Oslo’s Angry Boy had a rough month – but he’s ok now!

Angry Boy sculpture Vigeland OsloPhoto: Janko Ferlič/Unsplash

One of Norway’s most famous sculptures has been through it this month.

One of the most famous sculptures in the Nordics was damaged, taken down for renovation, and then put back in place – all during April of 2021.

Damage done with a saw

An unknown perpetrator tried to saw over the Angry Boy’s left ankle on the night of April 6, 2021.

On April 7, the sculpture was removed from its home by conservators and taken in for preservation.

The incident was reported to the police as damage done to a protected cultural monument.

“We want the audience to have close access to the art of Vigeland and it is a pity that this happens. We hope to resolve the matter quickly and that the sculpture returns to the bridge as soon as possible”, Jarle Strømodden, Director of the Vigeland Museum, said in a press release after the vandalism.

An attempt at stealing?

This isn’t the first time the sculpture was vandalized – there were a few graffiti incidents and stealing attempts over the years.

The Angry Boy, Sinnataggen in Norwegian, was successfully stolen in 1992. After being retrieved soon afterward, though, he got a more secure base installed.

It hasn’t been confirmed whether the latest damage was done with the goal of thievery.

Sculpture safely on display again

On April 20, the Angry Boy was brought back to his home on the Bridge in Vigeland Park, after undergoing a period of restoration.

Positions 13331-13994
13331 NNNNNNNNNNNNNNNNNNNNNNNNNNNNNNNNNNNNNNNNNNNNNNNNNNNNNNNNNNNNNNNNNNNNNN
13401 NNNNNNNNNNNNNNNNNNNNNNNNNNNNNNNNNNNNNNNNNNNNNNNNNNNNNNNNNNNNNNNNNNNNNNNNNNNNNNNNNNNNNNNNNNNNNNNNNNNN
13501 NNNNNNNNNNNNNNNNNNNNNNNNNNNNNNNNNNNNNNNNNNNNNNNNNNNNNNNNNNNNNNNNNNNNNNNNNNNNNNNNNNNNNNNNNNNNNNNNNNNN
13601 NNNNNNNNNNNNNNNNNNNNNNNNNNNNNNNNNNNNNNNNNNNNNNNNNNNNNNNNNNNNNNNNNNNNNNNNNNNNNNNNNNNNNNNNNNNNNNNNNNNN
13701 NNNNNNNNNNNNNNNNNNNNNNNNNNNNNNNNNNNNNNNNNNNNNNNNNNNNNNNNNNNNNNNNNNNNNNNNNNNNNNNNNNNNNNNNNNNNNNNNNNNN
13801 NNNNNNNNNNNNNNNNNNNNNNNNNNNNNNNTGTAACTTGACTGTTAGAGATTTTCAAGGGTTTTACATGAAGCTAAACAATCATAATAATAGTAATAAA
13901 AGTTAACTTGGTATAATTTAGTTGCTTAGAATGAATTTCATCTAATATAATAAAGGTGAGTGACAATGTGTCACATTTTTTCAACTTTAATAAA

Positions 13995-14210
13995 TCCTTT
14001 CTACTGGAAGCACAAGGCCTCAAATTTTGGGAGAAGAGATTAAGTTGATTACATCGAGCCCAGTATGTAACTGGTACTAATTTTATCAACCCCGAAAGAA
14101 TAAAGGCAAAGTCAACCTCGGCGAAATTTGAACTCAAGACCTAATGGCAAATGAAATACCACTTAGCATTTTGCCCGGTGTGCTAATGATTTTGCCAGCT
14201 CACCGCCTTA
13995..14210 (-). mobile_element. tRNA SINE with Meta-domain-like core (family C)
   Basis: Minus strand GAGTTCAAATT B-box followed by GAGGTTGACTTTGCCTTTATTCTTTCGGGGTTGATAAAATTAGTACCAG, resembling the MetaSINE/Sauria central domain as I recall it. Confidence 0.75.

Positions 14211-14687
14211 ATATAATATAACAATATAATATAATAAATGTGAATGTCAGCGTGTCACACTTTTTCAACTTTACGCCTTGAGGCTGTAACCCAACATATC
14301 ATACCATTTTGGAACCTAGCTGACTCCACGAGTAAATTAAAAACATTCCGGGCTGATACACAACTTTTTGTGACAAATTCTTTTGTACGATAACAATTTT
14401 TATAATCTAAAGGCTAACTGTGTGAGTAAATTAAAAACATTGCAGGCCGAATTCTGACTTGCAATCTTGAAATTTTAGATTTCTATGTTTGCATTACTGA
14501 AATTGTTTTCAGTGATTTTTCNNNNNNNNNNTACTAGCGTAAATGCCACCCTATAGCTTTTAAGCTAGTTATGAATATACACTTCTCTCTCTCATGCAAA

“The art in the Vigeland Park belongs to Oslo‘s residents and visitors. We have received many inquiries from the public that they miss the sculpture and hope for his recovery. We are very happy that Sinnataggen is in good condition and back in its usual place”, Strømodden said, in a press release on April 20.

Vigeland Museum and Sculpture Park

Vigeland Sculpture Park functions as an open-air museum showcasing some of the most-known works by Gustav Vigeland (1869-1943). The park features over 200 sculptures and Vigeland also designed its layout.

Adjacent to the sculpture-dotted sprawling greens is an indoor museum as well, located in Vigeland’s former atelier-slash-home. Inside, you’ll find his early works, plus plaster models for the sculptors adorning the park.

The Angry Boy is mounted on the park’s bridge. Vigeland likely modeled it between 1925 and 1933. Upon its installation in 1940, it became one of the first sculptures in the park – and today, it’s one of the most famous.

We wish the Angry Boy a happier 2021 going ahead!

Source: #Norway Today / #NorwayTodayTravel

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